Fear continues to drive trading in Japan’s financial markets. An unfolding nuclear threat has investors dumping shares and trying to guess what the full financial and economic impact of the disaster would be.
The yen hit a record high against the dollar on Thursday in the belief that Japanese firms would have to repatriate billions from overseas to pay for reconstruction.
As the benchmark Nikkei went into free fall after the earthquake and tsunami, the value of the Japanese currency against the US dollar spiked.
Japan’s Economics Minister says he “doesn’t think the stock and currency markets are in a state of turmoil.”
Kaoru Yosano blamed the yen’s rise on buying by speculators.
He said that Japan’s Financial Services Agency and the country’s central bank have confirmed that insurance companies are not buying Japanese yen by selling overseas assets in order to raise money to pay for reconstruction from the quake and tsunami.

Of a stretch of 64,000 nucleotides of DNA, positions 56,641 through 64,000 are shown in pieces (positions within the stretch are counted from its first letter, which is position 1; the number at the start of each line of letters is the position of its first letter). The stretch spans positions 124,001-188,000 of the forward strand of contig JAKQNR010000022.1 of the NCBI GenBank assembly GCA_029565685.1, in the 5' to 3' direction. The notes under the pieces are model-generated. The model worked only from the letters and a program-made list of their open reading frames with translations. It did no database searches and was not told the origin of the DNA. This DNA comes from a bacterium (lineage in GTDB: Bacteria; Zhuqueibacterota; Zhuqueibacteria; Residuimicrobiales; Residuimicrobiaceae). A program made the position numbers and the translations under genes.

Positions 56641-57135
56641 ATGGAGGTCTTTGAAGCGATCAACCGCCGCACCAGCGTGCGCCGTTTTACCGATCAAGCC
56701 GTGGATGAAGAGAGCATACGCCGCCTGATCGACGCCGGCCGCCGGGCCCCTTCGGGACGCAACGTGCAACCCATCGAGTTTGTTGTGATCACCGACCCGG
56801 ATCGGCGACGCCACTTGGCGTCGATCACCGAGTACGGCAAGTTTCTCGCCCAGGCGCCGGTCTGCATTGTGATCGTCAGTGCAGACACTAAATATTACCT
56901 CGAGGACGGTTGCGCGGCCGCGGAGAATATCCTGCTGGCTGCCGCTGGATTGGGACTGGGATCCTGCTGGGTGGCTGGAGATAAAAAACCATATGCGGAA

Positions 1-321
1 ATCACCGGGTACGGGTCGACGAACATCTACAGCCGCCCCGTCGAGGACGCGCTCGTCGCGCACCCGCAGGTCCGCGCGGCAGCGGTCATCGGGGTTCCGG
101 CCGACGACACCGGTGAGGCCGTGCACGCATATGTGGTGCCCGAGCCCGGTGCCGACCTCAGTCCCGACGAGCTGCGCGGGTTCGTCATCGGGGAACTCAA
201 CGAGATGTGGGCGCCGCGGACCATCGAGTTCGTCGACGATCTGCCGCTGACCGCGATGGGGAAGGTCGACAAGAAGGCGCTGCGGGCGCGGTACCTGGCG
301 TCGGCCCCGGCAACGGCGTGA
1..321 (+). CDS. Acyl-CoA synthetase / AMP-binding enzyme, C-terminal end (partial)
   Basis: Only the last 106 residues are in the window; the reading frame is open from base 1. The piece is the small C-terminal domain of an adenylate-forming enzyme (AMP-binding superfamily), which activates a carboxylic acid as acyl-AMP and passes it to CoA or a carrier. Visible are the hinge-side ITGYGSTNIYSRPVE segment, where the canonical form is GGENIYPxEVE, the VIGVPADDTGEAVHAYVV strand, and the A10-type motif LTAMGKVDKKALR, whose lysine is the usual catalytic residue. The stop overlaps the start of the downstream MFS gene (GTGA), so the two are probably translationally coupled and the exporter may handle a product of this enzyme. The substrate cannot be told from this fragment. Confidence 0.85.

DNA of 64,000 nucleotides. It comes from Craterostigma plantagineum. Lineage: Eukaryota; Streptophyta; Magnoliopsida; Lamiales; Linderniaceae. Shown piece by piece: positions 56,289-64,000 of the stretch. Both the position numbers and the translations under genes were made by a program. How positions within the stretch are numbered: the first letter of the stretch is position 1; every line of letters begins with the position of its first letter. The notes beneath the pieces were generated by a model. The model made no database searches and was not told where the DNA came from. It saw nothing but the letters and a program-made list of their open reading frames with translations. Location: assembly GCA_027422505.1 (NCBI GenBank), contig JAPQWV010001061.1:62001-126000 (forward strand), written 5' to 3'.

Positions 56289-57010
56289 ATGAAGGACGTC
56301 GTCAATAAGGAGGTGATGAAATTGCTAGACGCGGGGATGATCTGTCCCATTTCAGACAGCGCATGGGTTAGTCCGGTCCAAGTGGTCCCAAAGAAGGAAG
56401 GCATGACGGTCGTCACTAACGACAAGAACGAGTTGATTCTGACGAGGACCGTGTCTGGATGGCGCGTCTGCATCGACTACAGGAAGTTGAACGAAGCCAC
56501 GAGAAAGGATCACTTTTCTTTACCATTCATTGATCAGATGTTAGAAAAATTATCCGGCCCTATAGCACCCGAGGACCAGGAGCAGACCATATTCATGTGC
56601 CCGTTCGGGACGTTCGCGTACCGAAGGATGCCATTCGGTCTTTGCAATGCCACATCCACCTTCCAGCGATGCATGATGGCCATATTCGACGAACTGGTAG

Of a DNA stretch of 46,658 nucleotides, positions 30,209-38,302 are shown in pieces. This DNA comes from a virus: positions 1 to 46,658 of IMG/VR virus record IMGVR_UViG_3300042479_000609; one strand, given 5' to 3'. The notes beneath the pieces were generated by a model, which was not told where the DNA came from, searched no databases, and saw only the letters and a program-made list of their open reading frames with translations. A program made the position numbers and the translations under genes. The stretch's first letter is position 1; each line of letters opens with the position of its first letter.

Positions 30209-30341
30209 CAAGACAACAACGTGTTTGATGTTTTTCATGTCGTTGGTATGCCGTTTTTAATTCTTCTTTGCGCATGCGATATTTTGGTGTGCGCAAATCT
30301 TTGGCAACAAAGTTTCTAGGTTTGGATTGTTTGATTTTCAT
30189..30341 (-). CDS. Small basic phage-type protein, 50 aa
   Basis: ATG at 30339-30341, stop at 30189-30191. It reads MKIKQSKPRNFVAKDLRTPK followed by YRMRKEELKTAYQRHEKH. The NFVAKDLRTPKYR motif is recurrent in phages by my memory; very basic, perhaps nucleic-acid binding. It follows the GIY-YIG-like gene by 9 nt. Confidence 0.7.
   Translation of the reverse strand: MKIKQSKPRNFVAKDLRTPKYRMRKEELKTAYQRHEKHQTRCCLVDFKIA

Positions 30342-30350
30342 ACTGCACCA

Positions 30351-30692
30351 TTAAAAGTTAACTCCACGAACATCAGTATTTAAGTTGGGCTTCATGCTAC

He added “They have ample cash, deposits and other liquid assets.”
Yosano spoke out against the speculators and called them “utterly thoughtless.”
The higher yen hits the profits of companies like Toyota – the world’s top carmaker – making it more difficult for Japan’s export dependent economy to recover.
Though for the moment Toyota and other major exporters are producing nothing. The carmaker has said its 12 main plants will stay shut until at least 22 March.
Nissan, Mazda, Honda, Hitachi, NEC, Fujitsu and Sony have also closed multiple factories.